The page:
Consumption of alcohol lowers inhibitions and impairs judgment, which can result in employees saying and doing things that they normally wouldn’t. The attorneys stress, “Remind employees that, while you encourage everyone to have a good time, your company’s normal workplace standards of conduct will be in force at the party, and misconduct at or after the party can result in disciplinary action.”

Another safety measure is to hire professional bartenders instead of using other employees. Tell the bartenders to report anyone who they think has had too much. Ensure that bartenders require positive identification from guests who do not appear to be substantially over 21. And arrange for a no-cost taxi or another driving service for any employee who should not drive home.

“Finally, never, ever hang mistletoe!” the lawyers warn. “Just as R plus L probably equals J, you can be sure that mistletoe + alcohol = lawsuit.”

Winter Safety Tips from OSHA

The Occupational Safety and Health Administration has issued a Cold Stress Card including tips on handling cold weather. Free copies of it are available in both English and Spanish from the agency’s website or by calling 800-321-0SHA.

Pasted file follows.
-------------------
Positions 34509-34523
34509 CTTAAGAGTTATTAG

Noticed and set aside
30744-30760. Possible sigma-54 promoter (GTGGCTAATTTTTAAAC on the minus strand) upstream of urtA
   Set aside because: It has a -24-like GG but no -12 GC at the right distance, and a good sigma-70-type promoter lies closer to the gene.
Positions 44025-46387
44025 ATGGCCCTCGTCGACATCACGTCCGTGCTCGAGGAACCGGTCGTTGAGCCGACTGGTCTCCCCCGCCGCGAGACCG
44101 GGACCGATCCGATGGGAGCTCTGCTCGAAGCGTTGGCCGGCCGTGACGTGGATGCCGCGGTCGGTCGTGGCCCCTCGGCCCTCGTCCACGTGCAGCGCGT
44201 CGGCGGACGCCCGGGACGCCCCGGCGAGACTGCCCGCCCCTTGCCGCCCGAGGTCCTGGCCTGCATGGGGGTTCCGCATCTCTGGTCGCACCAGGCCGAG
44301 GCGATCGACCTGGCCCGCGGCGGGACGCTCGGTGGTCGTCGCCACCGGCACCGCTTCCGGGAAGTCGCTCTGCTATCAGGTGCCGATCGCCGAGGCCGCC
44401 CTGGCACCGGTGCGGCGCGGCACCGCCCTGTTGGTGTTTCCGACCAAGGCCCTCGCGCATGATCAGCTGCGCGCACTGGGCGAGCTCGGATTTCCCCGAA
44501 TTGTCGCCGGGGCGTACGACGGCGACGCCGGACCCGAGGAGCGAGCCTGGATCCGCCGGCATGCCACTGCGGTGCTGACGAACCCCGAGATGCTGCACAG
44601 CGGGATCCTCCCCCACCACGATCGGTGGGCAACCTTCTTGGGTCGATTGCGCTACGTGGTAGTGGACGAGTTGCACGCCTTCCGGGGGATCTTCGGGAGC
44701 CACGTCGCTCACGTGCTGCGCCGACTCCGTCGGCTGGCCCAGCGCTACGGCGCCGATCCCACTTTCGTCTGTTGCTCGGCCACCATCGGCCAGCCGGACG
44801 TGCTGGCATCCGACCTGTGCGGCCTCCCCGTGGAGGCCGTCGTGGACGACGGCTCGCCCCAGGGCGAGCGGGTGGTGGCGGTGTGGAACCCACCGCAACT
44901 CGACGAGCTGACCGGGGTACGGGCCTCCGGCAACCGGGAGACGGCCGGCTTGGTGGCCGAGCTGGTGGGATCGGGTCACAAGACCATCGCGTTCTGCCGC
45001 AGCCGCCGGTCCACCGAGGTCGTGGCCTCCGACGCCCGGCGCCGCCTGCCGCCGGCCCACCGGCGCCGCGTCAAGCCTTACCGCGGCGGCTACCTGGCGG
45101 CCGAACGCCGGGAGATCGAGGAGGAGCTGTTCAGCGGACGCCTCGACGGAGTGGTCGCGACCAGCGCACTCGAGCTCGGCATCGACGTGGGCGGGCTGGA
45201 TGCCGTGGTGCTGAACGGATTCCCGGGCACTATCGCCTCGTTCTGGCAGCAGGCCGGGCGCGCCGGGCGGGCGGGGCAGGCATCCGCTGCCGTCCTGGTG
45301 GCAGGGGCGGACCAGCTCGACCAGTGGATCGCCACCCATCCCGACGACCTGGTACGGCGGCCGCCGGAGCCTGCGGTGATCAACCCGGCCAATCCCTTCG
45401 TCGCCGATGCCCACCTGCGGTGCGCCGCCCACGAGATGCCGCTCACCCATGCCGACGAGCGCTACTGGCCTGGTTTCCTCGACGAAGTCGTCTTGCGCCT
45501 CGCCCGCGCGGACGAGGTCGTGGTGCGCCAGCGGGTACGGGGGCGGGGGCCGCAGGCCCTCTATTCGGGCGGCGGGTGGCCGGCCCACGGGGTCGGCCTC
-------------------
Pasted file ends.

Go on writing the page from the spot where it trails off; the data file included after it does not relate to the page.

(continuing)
OSHA’s tips include:

  • Recognize the environmental and workplace conditions that may be dangerous.
  • Learn the signs and symptoms of cold-induced illnesses and injuries and what to do to help employees.
  • Train employees about cold-induced illnesses and injuries.
  • Encourage employees to wear proper clothing for cold, wet and windy conditions, including layers that can be adjusted to changing conditions.
  • Be sure that employees in extremely cold conditions take frequent, short breaks in warm dry shelters to allow their bodies to warm up.
  • Try to schedule work for the warmest part of the day.
  • Avoid exhaustion or fatigue because energy is needed to keep muscles warm.
  • Use the buddy system: Work in pairs so that one employee can recognize danger signs.
  • Drink warm, sweet beverages (sugar water, sports-type drinks) and avoid drinks with caffeine (coffee, tea, sodas or hot chocolate) or alcohol.
  • Eat warm, high-calorie foods such as hot pasta dishes.
  • Remember that employees increase their risks when they take certain medications, are in poor physical condition or suffer from the flu or chronic illnesses like diabetes, hypertension or cardiovascular disease.